Though the Inca refused to admit it, much of their highway network and organizational know-how was based on the Huari Empire, which spread across Peru like a wildfire A.D. 500–1000.
An example of Huari engineering is Rumicolca, a huge aqueduct that sits on a valley pass on the side of the highway about 32 kilometers from Cusco . The Inca altered the construction, added a few stones, and converted it into a giant gateway to Cusco, though the remains of the old water channels can still be seen.
Nearby is Pikillacta (6 a.m.–6 p.m., US$2), the largest provincial outpost ever built by the Ayacucho-based Huari. This curious walled compound, with nearly 47 hectares (116 acres) of repetitive two-story square buildings, sprawls across the rolling grasslands with little regard to topography.
The floors and walls, which are made of mud and stacked stone, were plastered with white gypsum and must have gleamed in the sun. But the Inca so thoroughly erased evidence of the Huari that little about their empire is known today.
For many years Pikillacta was thought to be a huge granary, like the Inca site of Raqchi . But excavations have revealed evidence of a large population that left behind refuse layers as deep as three meters. Part of the city caught fire between A.D. 850 and 900, and the Huari withdrew from the city around the same time, bricking up the doors as they went.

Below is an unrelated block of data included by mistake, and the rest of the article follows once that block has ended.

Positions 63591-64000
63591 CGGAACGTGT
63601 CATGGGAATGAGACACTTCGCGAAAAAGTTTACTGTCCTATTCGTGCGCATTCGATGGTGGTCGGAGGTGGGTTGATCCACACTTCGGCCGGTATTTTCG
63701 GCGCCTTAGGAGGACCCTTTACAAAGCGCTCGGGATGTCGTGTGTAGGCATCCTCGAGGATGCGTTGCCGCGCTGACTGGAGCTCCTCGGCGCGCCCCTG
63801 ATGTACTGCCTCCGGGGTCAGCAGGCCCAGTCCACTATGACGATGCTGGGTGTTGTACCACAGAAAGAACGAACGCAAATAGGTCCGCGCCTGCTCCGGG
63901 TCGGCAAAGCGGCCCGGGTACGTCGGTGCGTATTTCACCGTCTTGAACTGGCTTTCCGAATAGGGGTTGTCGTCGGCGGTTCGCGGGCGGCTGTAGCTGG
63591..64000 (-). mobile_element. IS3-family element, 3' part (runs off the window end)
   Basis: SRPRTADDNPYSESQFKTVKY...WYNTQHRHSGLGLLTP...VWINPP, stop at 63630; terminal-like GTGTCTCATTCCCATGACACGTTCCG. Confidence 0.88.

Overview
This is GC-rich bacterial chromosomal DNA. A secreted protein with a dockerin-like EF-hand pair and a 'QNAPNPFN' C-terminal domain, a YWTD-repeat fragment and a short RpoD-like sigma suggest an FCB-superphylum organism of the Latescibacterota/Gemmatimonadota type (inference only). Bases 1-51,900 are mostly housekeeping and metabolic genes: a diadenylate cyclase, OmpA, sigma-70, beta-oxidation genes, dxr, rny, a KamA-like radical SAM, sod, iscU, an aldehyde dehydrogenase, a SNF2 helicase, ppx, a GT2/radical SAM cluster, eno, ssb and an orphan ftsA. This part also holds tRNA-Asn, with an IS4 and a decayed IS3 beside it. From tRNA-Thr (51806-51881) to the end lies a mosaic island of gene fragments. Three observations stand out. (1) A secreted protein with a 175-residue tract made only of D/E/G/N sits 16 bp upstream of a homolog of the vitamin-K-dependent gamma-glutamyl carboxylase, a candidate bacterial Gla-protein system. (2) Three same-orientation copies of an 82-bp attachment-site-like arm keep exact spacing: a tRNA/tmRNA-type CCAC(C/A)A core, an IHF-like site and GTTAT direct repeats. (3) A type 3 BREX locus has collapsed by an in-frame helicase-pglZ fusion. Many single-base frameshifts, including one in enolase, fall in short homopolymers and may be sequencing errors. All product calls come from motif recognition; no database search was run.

Whether they abandoned the city because of the fire, or burnt it as they left, is unclear. Some historical information is available at the new museum at the entrance. In the valley below is Lago Sucre and, even farther on, Lago Huacarpay. On the far shores of this lake are the ruins of Inca Huáscar’s summer palace, much of which continues to be enjoyed today by locals as the Centro Recreacional Urpicanca, the local country club.
From the shoulder of the highway, it is possible to see ceremonial staircases the Inca built into the landscape above the lake.